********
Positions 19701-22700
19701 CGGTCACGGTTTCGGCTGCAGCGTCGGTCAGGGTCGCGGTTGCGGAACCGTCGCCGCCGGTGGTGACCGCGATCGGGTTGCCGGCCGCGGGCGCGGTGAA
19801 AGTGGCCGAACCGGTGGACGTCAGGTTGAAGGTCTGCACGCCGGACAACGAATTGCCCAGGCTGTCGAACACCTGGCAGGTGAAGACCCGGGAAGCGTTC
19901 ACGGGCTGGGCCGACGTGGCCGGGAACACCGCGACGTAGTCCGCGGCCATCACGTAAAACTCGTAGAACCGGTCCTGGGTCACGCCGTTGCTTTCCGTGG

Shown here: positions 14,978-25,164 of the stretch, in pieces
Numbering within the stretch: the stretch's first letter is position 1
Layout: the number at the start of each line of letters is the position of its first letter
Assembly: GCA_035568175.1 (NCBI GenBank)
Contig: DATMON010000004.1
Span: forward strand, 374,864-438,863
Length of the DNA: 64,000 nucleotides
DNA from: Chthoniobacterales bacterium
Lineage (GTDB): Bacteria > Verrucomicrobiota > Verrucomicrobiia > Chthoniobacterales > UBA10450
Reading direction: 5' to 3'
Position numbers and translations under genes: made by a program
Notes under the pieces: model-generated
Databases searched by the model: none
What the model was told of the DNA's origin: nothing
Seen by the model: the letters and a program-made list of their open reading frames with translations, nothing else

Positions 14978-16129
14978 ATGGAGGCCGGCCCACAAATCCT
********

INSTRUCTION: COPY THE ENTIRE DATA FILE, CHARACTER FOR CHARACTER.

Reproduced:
Positions 19701-22700
19701 CGGTCACGGTTTCGGCTGCAGCGTCGGTCAGGGTCGCGGTTGCGGAACCGTCGCCGCCGGTGGTGACCGCGATCGGGTTGCCGGCCGCGGGCGCGGTGAA
19801 AGTGGCCGAACCGGTGGACGTCAGGTTGAAGGTCTGCACGCCGGACAACGAATTGCCCAGGCTGTCGAACACCTGGCAGGTGAAGACCCGGGAAGCGTTC
19901 ACGGGCTGGGCCGACGTGGCCGGGAACACCGCGACGTAGTCCGCGGCCATCACGTAAAACTCGTAGAACCGGTCCTGGGTCACGCCGTTGCTTTCCGTGG

Shown here: positions 14,978-25,164 of the stretch, in pieces
Numbering within the stretch: the stretch's first letter is position 1
Layout: the number at the start of each line of letters is the position of its first letter
Assembly: GCA_035568175.1 (NCBI GenBank)
Contig: DATMON010000004.1
Span: forward strand, 374,864-438,863
Length of the DNA: 64,000 nucleotides
DNA from: Chthoniobacterales bacterium
Lineage (GTDB): Bacteria > Verrucomicrobiota > Verrucomicrobiia > Chthoniobacterales > UBA10450
Reading direction: 5' to 3'
Position numbers and translations under genes: made by a program
Notes under the pieces: model-generated
Databases searched by the model: none
What the model was told of the DNA's origin: nothing
Seen by the model: the letters and a program-made list of their open reading frames with translations, nothing else

Positions 14978-16129
14978 ATGGAGGCCGGCCCACAAATCCT